Novelists Reimagine The Old West

From a New York Times story by Celia McGee headlined “Novelists Reimagine The Old West”:

Their eyes meet across a crowded street in 1870s Dodge City, Kan., the gunslinging bounty hunter and the impulsive rebel, one a dark-haired loner, the other a striking redhead: two young women destined to work out their mutual sparks on the frontier where Owen Wister enshrined the all-male, all-white Western genre novel with “The Virginian,” in 1902.

In Claudia Cravens’s debut novel, “Lucky Red,” the two main characters are Bridget Shaughnessy, earning her keep as a “sporting woman” at the Buffalo Queen Saloon, and Spartan Lee, a notorious sharpshooter who has touched down in Bridget’s life bearing the warning line, “Whenever I tire of a place, I just light out.”

The sentiment, its history reverberating from Mark Twain to Zane Grey to Charles Portis to Cormac McCarthy, animates Cravens’s interrogation of traditional stereotypes and story lines in Western fiction. So does the abiding trope of a mysterious stranger riding into town to upend law and order, minds and hearts. ‌

“I love that archetype,” Cravens said ‌over lunch at the Greenwich Village restaurant Cowgirl, “but I thought, ‘what if the stranger Bridget falls in love with is a woman instead of a man?’”‌

Cravens, a seventh-generation Californian who identifies as queer-bisexual, said that “playing with the genre and the mythic space” gave her imagination a home on the range.

She is not alone‌. A wave of new fiction, attuned to both revised approaches to American history and personal responses to the meaning of the West, is reframing the idea and image of the region to include realities and subject matter long ignored or denied. Stories drawn from varying wellsprings of race, class, gender, epoch and perception have expanded the genre, rearranging the standard narrative to create a more complex sense of time and place. ‌

Alongside the shift of women’s experiences from the margins to the heart of the action signposted by “Lucky Red,” Black, Asian American, Hispanic and Indigenous voices have been staking their cardinal presence. ‌ ‌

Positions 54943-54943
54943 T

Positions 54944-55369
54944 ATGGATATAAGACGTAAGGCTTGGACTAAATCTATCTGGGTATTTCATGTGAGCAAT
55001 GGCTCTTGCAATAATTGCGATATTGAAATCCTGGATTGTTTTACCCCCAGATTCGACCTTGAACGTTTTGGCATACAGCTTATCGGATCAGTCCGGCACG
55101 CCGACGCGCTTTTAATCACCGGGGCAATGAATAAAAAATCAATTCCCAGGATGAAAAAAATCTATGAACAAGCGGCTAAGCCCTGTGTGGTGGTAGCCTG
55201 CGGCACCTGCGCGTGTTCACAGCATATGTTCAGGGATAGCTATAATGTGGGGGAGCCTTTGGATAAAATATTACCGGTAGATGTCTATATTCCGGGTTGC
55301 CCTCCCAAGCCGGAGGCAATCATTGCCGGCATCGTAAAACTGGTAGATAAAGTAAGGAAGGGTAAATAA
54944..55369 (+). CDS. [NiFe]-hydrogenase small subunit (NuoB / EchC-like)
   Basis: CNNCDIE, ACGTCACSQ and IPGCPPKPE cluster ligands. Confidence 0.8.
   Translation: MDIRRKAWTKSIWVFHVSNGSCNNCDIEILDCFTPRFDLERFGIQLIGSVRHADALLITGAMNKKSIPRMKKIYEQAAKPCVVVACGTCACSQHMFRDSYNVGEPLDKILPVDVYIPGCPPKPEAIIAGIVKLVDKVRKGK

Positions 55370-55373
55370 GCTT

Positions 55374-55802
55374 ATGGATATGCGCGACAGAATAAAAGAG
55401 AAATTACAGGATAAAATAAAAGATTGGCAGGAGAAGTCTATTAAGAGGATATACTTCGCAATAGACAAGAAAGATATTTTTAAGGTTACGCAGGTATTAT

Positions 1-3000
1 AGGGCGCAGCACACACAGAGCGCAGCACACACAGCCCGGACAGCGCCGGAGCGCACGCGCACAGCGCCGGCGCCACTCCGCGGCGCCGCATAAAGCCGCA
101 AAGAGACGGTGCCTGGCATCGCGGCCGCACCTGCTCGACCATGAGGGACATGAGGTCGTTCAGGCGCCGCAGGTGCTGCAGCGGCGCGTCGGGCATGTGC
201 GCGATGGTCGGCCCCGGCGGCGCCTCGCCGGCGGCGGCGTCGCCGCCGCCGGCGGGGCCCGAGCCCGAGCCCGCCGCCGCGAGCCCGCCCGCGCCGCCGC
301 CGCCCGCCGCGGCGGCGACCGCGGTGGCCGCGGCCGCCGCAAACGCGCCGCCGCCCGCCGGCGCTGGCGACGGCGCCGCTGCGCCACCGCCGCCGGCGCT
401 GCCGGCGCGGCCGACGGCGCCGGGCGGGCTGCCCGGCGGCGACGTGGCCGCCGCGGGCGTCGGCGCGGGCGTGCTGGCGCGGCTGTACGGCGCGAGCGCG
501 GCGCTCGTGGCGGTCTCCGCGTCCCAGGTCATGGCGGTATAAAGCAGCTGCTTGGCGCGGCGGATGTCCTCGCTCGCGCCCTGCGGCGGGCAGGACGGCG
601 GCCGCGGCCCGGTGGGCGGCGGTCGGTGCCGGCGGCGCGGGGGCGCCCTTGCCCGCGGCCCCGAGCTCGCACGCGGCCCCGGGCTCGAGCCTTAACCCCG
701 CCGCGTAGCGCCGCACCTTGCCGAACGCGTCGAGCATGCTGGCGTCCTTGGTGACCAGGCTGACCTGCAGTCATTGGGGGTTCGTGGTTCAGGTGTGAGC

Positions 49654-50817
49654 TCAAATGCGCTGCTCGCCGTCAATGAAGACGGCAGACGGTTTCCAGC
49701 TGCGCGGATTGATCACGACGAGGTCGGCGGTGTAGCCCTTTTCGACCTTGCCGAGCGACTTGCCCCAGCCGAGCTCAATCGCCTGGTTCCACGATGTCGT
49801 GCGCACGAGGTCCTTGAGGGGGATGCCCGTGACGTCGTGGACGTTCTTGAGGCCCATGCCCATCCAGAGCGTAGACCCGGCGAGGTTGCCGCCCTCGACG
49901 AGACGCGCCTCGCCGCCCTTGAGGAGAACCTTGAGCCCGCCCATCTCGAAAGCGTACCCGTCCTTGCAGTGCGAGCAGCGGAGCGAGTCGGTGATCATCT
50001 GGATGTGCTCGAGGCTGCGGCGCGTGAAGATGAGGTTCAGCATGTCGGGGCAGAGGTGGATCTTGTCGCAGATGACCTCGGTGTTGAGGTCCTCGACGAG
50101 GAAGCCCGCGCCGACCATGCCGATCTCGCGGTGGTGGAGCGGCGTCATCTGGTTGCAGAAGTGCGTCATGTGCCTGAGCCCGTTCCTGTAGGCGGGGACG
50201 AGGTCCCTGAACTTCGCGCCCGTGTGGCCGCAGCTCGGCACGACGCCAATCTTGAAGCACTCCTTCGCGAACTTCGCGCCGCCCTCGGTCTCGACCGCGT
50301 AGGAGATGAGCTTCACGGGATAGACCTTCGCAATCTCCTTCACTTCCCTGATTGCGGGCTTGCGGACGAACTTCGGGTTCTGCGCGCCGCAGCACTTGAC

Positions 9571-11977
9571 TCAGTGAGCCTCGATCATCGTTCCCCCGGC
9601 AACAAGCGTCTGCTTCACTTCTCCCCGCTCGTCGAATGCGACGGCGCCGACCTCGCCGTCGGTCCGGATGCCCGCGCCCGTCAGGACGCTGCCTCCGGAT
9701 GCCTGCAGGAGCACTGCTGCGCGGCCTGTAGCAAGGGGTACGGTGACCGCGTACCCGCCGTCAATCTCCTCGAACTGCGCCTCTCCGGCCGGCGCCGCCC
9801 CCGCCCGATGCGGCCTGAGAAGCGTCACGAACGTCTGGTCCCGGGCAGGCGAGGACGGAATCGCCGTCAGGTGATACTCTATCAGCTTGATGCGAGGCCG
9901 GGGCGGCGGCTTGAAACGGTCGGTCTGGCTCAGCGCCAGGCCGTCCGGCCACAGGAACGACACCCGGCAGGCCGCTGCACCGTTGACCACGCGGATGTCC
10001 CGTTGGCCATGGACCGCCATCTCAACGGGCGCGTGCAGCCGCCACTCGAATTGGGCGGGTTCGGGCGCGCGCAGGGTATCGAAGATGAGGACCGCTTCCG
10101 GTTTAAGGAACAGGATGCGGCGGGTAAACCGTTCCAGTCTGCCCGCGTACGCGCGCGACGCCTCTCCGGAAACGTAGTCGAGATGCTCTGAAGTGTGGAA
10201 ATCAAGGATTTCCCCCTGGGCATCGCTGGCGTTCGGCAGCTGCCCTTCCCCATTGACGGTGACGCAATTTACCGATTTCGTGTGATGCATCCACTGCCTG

“Until recently,” said Debra Magpie Earling, a Bitterroot Salish author whose new novel, “The Lost Journals of Sacajewea,” came out in May, “publishing essentially allowed for two native writers a generation — N. Scott Momaday and Leslie Marmon Silko, Louise Erdrich and Sherman Alexie, Tommy Orange and Brandon Hobson. But now the floodgates have opened.”

Nancy S. Cook, a former professor of English at the University of Montana, said she is struck “by how many younger Black, Indigenous and other writers of color are being welcomed into the larger cultural conversation” that is celebrating and scrutinizing a West of many parts and mythologies, and the natural environment increasingly in play there.

Yet it wasn’t long ago that C Pam Zhang, author of the acclaimed 2020 novel “How Much of These Hills Is Gold,” approached a literary agent about a novel featuring a Chinese family swept up in the Gold Rush and was told, she said, “This book is too much about immigration and race and environmental concerns.”

The West has also exerted a gravitational pull on more established authors recently. This spring, Susanna Moore, Victor LaValle and Charles Frazier have turned their gaze westward.

In September, author Lauren Groff will scout the wilderness narrative in colonial America with “The Vaster Wilds,” and in October Ariel Djanikian’s “The Prospectors” will explore the long shadow of exploitation and dispossession cast over a Western family, while‌ Tim O’Brien, author of the Vietnam War classic “Going After Cacciato,” will release‌ “America Fantastica,” about an uncommon bank robber roaming the West bent on revenge.

In academia, historians — Philip Deloria at Harvard, Gordon H. Chang and Shelley Fisher Fishkin at Stanford, Beth Lew-Williams at Princeton, Ned Blackhawk at Yale, among others — have produced scholarship that speaks to what the journalist and cultural critic Michelle García said had been “the efforts of generations of artists and writers to rewrite an American West that was the invention of the imperialist gaze.”

The novelist Tom Lin said that, in researching his 2021 assassin picaresque “The Thousand Crimes of Ming Tsu,” he could find no Chinese in photographs commemorating the construction of the transcontinental railroad until he was introduced to Chang and Fishkin’s Chinese Railroad Workers in North America Project.

Hernan Diaz, who won a Pulitzer Prize for fiction this year, and in 2017 set his first novel, “In the Distance,” in a myth-chasing West, attributes the current surge in Western fiction to attempts “to turn the romance and stereotypes of the West‌‌ — and its tension between violence and morality‌ — inside out in order to visit some questionable moments in our past.”

Ahead of that curve‌ — and among Cravens’s influences, she said‌‌ — were the challenges to the problematically conceptualized West of TV and film posed by the likes of “McCabe and Mrs. Miller,” “Lonesome Dove,” “Deadwood” and, she said with a laugh, “both versions of ‘True Grit.’”